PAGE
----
The idea for About Time came from a watch that I read about ten years ago. I thought it was a pretty cool idea but later research seems to indicate that the watch never made it out of the prototype phase.

My version is slightly different, but it uses the same concept of telling time using phrases that many people commonly use when telling someone the time of day.

Here are some screen shots showing About Time in action:


At around 5:35am.


6:10am or so.

Here is the path that About Time could take:

About Time v1.0

Version 1.0 is my MVP and really needs to have just the basic functionality:

  • Display the time
  • Change the background image to reflect the time of day
  • Update the time should the application be running on the screen so we always have the current time

At this point, it does everything that it is designed to do so I can bundle it up and ship it to the app store. My main decision point now is the price. Here are my options:

  • Give it away
  • Charge $.99

Remember that on the Apple App Store, once a user purchases your application, they get future updates for free. The only way to charge for an update is to create a new application. So once you have their $.99 (minus the Apple commission), you have made all of the money that you can make off of the sale to that customer, unless you create a new app. (we’ll discuss other monetary options in a minute.)

About Time v1.1

Assuming people are using the application and that you have received good feedback and ratings, consider moving the the Android and Windows Phone market places. Since the code was written in Xamarin Forms, it is already cross-platform and just needs to be published to those markets.

About Time v1.2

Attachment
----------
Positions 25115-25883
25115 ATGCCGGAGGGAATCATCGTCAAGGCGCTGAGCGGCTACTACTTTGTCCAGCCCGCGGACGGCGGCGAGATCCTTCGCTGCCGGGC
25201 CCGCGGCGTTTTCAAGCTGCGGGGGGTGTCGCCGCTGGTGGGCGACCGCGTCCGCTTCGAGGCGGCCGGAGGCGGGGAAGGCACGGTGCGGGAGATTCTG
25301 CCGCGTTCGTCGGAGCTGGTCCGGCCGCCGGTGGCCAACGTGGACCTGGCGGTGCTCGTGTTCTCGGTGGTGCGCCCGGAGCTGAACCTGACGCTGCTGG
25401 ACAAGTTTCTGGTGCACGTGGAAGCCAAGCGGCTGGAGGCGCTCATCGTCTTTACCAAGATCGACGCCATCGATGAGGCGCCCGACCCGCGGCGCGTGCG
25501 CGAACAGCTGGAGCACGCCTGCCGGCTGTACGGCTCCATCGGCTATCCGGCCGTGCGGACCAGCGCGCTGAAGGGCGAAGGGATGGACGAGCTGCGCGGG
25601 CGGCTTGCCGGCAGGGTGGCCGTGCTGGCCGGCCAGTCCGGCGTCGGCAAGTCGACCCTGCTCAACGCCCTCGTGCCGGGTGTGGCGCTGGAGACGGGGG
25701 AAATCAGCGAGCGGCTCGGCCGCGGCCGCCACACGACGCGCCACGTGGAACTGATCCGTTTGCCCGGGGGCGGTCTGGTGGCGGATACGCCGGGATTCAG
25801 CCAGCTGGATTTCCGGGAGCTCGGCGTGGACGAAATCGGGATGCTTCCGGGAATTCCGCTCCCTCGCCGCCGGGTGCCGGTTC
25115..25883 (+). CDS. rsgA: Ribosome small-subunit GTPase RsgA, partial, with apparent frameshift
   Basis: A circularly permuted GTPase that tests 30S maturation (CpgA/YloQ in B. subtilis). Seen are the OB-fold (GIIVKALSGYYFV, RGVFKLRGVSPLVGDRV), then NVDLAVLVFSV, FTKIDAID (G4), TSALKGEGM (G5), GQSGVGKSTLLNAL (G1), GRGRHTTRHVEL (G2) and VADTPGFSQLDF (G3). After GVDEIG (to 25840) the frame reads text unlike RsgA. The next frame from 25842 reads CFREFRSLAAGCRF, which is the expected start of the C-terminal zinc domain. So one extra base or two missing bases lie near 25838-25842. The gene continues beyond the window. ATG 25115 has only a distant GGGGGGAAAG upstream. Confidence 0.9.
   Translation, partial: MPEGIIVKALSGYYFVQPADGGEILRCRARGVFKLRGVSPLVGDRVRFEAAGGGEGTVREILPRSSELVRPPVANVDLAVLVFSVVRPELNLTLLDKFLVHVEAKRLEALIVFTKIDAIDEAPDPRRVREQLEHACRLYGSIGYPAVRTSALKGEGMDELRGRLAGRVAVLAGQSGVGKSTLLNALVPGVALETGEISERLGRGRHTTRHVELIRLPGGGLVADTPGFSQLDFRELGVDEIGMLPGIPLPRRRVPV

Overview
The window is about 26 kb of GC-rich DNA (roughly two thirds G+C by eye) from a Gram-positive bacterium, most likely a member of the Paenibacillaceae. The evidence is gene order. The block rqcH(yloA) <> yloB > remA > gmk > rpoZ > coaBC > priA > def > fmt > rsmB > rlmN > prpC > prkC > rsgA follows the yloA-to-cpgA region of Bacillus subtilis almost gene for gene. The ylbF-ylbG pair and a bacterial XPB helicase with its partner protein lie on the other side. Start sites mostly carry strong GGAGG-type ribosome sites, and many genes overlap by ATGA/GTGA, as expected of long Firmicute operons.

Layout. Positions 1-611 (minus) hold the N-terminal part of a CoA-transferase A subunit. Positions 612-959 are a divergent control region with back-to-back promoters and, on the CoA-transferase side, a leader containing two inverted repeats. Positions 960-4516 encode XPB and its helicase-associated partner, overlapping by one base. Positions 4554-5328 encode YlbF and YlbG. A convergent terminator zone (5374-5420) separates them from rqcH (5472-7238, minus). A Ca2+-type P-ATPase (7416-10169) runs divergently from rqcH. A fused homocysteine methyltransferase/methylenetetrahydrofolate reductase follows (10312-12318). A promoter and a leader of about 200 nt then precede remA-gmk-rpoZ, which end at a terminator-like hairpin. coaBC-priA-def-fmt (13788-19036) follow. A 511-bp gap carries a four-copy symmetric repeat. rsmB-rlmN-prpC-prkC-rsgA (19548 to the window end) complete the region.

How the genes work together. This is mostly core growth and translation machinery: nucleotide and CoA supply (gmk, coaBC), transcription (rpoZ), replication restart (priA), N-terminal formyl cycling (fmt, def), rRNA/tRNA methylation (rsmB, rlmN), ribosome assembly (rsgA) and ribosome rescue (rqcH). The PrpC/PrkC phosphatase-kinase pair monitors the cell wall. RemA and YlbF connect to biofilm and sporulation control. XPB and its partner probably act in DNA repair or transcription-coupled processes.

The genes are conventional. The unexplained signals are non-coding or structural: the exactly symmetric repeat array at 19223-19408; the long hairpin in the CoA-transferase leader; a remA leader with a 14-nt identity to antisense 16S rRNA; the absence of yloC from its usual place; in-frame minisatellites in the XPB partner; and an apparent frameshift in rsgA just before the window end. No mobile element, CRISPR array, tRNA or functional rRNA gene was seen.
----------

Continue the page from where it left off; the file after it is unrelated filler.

The phrases are hard-coded into the application so let’s make them configurable by the user. Let’s also ship some pre-defined phrases from other countries.

About Time v1.3

The times that the app uses to determine when to switch background images is hard-coded. Let’s add a call to an Internet web service that will get the location of the device to determine the proper boundaries for sunrise, sunset, day, and night.

About Time v1.4

Apple Watch edition. Assuming by this time that Apple actually allows us to create applications that can show you the time of day.

About Time v1.5

At this point we need to discuss and discover if we need to add an alarm clock feature. If so, then do it now.  How do we know if we need an alarm feature? We ask our users to see if that would be something they would find useful.

About Time v2.0

In this version, we add the following features available as in-app purchases:

  • The ability to add custom background images
  • Synchronizing configuration data (phrases, images, etc.) with a cloud-based database so that About Time running on any of the user’s devices will always have the same configuration.

This will be the final version of About Time, baring any maintenance updates.

So what is the point of the multiple versions?

Well, there are several things to consider:

1. Regular updates will increase your visibility within the App Store.

2. You have a methodology that allows for a constant feedback loop with your customers.

3. You don’t have to worry about spending time on unused features should the feedback not be favorable. You can halt development at any point in this product plan, should you choose.

#3 is the most important point, so let me give you an example of why:

In v2.0 we are going to allow the users to select a background photo of their own.  While this seems like a trivial exercise, here are the actual steps required:

  1. Selection of the photo for each of the four times of day
  2. Storage of the photos
  3. Photo analysis. In order to have a text color that allows the time-phrase to be shown, we have to sample to photo to determine what the main color is so that we can properly adjust the phrase to be either black or white.

Again, not rocket-science steps here, but things that must be considered and which will take time to do properly.

In Conclusion

So to wrap things up, just ship the damn thing. You can make it perfect later.